New Orleans Comes To Liverpool
Let there be no illusion, my relationship with the active Liverpool music scene is one borne from its lack of ability to offer anything other than the same reconstituted, jingle-jangle-three-chord pop ditties that were its stock-in-trade of 40 years ago. There was a brief period in the late 1970’s when it embraced the new and almost buried the old. The Cavern was history, ‘Eric’s’ was The New, Liverpool flowered with cutting edge sound, breaking away from past glories and redefining its place on the musical map; then Lennon was murdered. Thirty years on, it’s Groundhog Day and the city has comfortably sloped back into heritage status, a musical mausoleum fortified with ‘capital of culture’ approval. Like Liverpool, New Orleans is also situated by a river and enjoys a thriving music scene – but that’s where the similarities end. Whereas the former chooses to stay fenced into a past where music stood still in 1964, the latter remains an ever-evolving melting pot of musical diversity. Consequently, the last thing one would expect to find in Matthew Street, Beatle-Central, is a genuine badass funk band from New Orleans.
So how did this unlikely marriage of cross-cultures happen?
Turns out, the promoter of the new ‘Eric’s’ club (here’s hoping it doesn’t take the route of Cavern Club MkII) heard a Trombone Shorty CD and literally on a leap of faith, took it upon himself to make the calls and get the band over here. For the musically starved, sick of the same menu of pie, peas and chips, it was as though Heston Blumenthal had agreed to set up his burger van – for one night only.
My first encounter with Troy ‘Trombone Shorty’ Andrews was on the 2007 CD, ‘Goin’ Home: A Tribute To Fats Domino’, collaborating with Lenny Kravitz, the Rebirth Brass Band, Pee Wee Ellis, Fred Wesley and Maceo Parker – indeed, standing on the shoulders of giants. Two CD’s later, and Shorty is making waves in his own right, with his own brand of New Orleans brass-led funk, backed by a new generation of multi-racial New Orleans musicians.
Mixing the old with the new is a N’awlins speciality out of which, you create something fresh, but familiar. Tapping into funk, jazz, Latin, rock, hip-hop and modern R&B, Shorty and Orleans Avenue cook up a stew of phat grooves to feed a famine worn audience, suffering from years of malnutrition from locally served musical fayre. For such young players, these guys know their way around the block, proving that fertile cultural backgrounds can fast-track musical development; and there lies the big difference between the two cities.
New ‘Eric’s’ is still work in progress decoratively – though no one was there to checkout the wallpaper; not with a southern musical fry-up about to commence, courtesy of a particularly cool musical collective the city rarely gets to host. Anticipation was high and the visitors did not disappoint. The tightly knitted horns of Dan Oestreicher,Tim McFatter plus the lung-defying circular-breathing Trombone Shorty, the seamless rhythm section of Michael Ballard (Bass), Pete Murano (Guitar) and Joey Peebles (Drums), augmented by layers of percussion flavour from Dwayne Williams, laid the foundations of a house party that didn’t pause to let its guests escape. If you wanted out, better think about tunnelling over the road to that over familiar underground time capsule, with its safety net of 1960’s pipe & slippers, all-English culture. For those of us breathing in the life from fresh musical oxygen, soaking up the moves and grooves of just-ripe Louisiana funk, this was a brief interlude away from stale, guitar led pop that has suffocated the city too long. If nothing else, the wall-to-wall concrete phoenix of new ‘Eric’s’ had proved that there is an audience hungry for a spice that can’t be found in a jar of magical mystery tour sauce. Subterranean Matthew Street just got hit with a vibe not seen, sought or served on its musical menu for…who knows how long?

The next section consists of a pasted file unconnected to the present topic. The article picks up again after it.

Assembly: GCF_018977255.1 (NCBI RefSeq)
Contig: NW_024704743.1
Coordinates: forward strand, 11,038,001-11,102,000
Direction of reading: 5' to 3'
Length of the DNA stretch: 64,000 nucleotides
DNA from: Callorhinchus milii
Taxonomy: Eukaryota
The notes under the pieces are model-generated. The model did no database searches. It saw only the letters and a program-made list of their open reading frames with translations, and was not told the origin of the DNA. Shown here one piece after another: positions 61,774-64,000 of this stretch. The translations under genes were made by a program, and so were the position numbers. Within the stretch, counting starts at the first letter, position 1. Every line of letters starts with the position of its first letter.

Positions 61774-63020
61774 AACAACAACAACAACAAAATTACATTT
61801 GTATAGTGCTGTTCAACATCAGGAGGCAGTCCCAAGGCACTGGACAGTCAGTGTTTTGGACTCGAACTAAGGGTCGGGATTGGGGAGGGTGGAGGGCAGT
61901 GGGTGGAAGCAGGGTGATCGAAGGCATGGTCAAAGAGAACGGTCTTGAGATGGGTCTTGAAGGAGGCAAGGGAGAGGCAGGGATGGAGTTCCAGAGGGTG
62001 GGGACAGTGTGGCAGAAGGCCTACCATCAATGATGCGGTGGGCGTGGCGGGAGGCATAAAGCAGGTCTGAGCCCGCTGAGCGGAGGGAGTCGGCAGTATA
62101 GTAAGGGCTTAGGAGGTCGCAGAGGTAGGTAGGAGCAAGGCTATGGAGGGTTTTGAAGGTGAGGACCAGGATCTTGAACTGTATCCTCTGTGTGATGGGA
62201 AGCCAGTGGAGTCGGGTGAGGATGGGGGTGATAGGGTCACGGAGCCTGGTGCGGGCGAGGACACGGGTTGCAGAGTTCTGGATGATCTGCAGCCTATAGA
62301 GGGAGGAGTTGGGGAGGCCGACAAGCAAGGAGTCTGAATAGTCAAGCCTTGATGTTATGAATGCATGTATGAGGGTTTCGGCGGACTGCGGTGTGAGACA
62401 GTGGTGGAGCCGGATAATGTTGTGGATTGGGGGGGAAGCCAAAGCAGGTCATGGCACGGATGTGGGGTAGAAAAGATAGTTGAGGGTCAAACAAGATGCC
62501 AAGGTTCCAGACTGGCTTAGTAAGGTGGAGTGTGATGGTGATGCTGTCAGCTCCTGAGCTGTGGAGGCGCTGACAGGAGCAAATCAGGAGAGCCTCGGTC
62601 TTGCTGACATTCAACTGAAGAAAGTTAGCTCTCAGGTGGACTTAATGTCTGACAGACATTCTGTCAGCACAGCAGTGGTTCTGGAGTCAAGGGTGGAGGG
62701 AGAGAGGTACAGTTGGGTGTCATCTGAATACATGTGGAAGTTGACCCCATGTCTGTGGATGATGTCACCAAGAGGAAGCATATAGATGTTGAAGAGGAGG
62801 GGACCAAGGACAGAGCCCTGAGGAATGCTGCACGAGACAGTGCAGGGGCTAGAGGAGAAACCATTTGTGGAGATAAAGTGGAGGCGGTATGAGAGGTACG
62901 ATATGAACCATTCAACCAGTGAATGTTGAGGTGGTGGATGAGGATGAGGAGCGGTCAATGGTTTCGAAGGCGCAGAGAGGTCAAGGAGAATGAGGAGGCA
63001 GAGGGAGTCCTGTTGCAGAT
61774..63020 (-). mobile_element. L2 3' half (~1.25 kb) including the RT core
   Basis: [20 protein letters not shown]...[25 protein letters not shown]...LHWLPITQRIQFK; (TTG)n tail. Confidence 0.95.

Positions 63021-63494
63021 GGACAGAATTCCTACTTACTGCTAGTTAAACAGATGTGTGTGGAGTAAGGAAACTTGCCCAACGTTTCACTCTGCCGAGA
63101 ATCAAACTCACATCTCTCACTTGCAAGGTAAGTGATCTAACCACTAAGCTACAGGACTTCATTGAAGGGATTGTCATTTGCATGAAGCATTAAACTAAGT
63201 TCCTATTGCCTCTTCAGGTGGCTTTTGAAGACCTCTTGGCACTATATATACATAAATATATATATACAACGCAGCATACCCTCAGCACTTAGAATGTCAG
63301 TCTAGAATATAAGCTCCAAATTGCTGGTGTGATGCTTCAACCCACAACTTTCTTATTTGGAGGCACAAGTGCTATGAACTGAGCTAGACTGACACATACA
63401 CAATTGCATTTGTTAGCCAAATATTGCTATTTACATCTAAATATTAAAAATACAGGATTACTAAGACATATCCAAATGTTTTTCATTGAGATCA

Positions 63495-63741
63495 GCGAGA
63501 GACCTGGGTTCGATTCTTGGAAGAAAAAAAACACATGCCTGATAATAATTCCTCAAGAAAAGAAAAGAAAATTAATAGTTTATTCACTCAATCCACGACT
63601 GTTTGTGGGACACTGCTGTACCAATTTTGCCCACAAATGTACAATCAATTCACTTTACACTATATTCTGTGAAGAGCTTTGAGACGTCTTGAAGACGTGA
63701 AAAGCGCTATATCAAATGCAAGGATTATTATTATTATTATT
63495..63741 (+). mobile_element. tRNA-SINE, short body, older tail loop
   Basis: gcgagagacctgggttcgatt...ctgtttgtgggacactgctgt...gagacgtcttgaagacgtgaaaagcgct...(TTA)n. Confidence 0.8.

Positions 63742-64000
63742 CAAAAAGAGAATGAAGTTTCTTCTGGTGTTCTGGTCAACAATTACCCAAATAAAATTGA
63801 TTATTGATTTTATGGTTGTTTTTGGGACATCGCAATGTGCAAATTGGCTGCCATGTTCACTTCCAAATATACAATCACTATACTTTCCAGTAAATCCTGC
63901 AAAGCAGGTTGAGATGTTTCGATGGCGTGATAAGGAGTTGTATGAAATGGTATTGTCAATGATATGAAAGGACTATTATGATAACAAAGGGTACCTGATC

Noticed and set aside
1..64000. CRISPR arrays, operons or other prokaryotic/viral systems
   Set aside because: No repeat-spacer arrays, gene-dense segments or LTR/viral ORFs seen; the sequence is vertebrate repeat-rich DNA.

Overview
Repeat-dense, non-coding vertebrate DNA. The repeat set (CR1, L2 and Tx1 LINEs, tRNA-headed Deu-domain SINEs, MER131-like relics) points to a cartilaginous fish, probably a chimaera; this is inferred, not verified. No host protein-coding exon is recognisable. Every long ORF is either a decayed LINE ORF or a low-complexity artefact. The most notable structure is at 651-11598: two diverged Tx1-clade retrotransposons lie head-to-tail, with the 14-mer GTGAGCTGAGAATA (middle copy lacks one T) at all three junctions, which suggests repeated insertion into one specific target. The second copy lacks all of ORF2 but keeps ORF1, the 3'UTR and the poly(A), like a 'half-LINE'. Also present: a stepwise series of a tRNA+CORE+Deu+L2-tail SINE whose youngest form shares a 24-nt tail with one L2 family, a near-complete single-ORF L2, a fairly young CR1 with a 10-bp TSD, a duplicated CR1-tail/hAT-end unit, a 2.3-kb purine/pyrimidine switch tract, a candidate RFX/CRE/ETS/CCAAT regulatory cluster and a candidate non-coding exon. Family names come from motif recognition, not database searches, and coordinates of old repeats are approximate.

Walking back into the reality of a Liverpool night out, thoughts turned to the surreal realisation that whilst the usual stag/hen party traffic went about its regular indulgence in predictable entertainment; an event had taken place so far removed from the roots of the city – but yet so near, within the echo’s of street names synonymous with notorious 18th century slave traders, part responsible for providing New Orleans with its core population. Some irony there, lost on the shrieks of party revellers and the many audible offers in the night air for cheap drinks. For the first time in three decades, Matthew Street can pride itself in delivering something new, unsafe and culturally rich, even if it was only for one night. Maybe ‘Eric’s’ MkII could be the musical get-out-of-jail-card the city has been waiting for, releasing it from the shackles of a past that promises to dig itself ever deeper into a tomb of rested laurels. Trombone Shorty gave us a glimpse of how other cities can retain their musical heritage whilst fully embracing the new. It’s not impossible to achieve, you’ve just got to want it.